For over a year, I eyed meal delivery kits with interest. The concept seemed pretty perfect. With the click of the mouse, ingredients for chef-created meals would arrive on our doorstep every week. Cooking has never been my gift, and I enjoy grocery shopping about as much as I like watching televised golf. In other words: not at all. DIY Meal Kits seemed like a no-brainer, but I just couldn’t wrap my brain around how to put them together. I needed to field test the idea first.
Last March, I pulled the trigger and subscribed to one of the few services that provide vegetarian meal options. Signing up for a food delivery subscription was a huge leap for me because I am a recycler, pre-cycler, no K-cup buyer, paper-free kitchen hippy. The idea that I would pay to have a cardboard box of individually wrapped food items brought directly to my door each week felt like the ultimate guilty pleasure. And you know what? I loved it. I did. Guilty pleasure, indeed.
- The recipes were tasty and easy to follow.
- We enjoyed the variety of the meals.
- The ingredients arrived fresh, or they credited my account when they were not. (This happened twice.)
- We managed to keep the waste to a minimum. (See the end of this post for tips.)
- I stopped having to think about what we were going to eat, three nights per week. Heaven!
So, even though I loved our meal subscription service, my plan all along was to use it as “training wheels” vs. a long-term solution. The expense was not sustainable for our budget, but I had a few skills for which I needed help. They were as follows:
- An understanding of meal prep
- knife skills and cooking techniques
- The workflow/timing of making meals
- Getting into a routine of preparing what I planned for the week instead of wimping out and ordering pizza.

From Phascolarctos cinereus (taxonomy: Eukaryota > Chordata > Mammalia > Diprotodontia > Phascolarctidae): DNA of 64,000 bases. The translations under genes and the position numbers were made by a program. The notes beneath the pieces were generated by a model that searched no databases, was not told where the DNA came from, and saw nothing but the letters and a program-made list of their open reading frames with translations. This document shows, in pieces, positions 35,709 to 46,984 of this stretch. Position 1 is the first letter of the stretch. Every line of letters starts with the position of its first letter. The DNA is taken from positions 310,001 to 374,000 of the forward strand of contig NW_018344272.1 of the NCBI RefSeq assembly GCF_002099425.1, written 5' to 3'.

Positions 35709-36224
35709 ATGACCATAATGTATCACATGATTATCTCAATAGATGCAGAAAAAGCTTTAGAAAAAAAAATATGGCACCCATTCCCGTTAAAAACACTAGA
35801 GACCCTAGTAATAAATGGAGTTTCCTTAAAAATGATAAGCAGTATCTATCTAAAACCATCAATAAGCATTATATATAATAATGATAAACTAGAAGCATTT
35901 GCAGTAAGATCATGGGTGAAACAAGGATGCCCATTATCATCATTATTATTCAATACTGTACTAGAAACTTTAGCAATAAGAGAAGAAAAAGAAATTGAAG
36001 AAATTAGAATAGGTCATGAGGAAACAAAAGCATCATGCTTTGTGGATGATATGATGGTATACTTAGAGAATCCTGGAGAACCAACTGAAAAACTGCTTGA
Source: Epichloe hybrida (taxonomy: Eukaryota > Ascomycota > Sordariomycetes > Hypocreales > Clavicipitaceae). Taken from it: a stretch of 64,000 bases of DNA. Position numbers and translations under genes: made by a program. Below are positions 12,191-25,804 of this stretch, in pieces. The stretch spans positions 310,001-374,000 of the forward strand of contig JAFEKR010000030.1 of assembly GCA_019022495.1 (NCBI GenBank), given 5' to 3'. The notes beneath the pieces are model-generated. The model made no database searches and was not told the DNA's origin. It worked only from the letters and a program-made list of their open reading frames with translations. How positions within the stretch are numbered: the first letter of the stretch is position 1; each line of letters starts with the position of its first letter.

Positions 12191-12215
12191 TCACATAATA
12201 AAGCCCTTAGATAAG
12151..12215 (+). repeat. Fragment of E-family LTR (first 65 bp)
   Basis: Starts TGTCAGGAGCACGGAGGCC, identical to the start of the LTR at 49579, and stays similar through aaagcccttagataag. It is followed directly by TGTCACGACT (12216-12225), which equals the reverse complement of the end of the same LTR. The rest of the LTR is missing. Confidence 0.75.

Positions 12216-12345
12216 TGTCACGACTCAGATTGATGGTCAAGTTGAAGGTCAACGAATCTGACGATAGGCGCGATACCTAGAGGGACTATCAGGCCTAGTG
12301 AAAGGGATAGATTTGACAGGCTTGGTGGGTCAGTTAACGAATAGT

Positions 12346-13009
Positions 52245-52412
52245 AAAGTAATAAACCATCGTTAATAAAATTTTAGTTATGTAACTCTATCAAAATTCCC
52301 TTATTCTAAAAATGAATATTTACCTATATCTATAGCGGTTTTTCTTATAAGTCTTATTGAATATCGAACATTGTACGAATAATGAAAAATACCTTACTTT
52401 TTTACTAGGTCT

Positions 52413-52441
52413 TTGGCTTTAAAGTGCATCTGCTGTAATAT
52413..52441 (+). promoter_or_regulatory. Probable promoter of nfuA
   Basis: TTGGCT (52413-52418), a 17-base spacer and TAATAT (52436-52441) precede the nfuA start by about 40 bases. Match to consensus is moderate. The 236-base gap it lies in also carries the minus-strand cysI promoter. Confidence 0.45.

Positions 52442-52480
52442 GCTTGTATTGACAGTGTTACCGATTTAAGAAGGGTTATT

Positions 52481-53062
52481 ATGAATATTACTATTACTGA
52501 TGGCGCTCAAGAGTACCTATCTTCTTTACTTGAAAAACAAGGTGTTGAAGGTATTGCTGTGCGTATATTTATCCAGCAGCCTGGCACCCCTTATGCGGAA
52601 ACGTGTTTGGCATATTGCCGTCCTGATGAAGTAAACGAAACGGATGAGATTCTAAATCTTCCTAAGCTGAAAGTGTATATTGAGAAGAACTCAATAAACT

The experiment was a great success. After five months, I canceled our subscription, and we switched to DIY Meal Kits full time. This post explains our method.
DIY Meal Kit Recipes & Shopping
Step 1: Choose two or three easy recipes per week.
- Recipes with no more than 6-8 ingredients work well.
- The Recipes should be fast and easy to prepare. I have about two or three evenings per week that I have time to cook a quick full meal. Some folks have more; Others less. Make it work for you.
Step 2: Prepare your shopping list.
- Make a grocery list with your preferred method, electronic or pen and paper. I make my shopping list in google docs. Rather than create a master list separated by department, I divide my shopping list by meal kit, and I Include the title of the recipe to reference later when I am assembling the kits. Then, I highlight everything to buy in the produce department. If you are crazy organized, you could give each department a different color. For me, highlighting the fruits and veggies is enough.
- Why highlight at all? I shop for produce first, and it often makes up the bulk of my shopping cart contents. The highlighted items stand out and become the master list of produce, so I do not forget to buy something.
- Tip: Make a note of everything you already have on hand. No need to buy perishable goods before you need them.
- Here is a picture of my list with the ingredients for one meal kit recipe:
After I finish the recipe portion of the shopping list, I print it and write anything else I need on the list by hand, as I remember it before shopping day. It is a haphazard system that works for me. You are welcome to adapt the system to suit your needs.
Step 3: Shop
Step 4: Assemble Your DIY Meal Kits
DIY Meal Kits Assembly
(This post contains affiliate links.)
- Group everything by the recipe using the shopping list as your guide.
- Measure individual ingredients into containers or plastic bags (sparingly!), and put everything into one bin for each meal.
It is possible that your bin will not accommodate all of the ingredients. That’s ok. The container should hold the bulk of your ingredients, and you should be able to tuck the extra items on top of your stacked bins.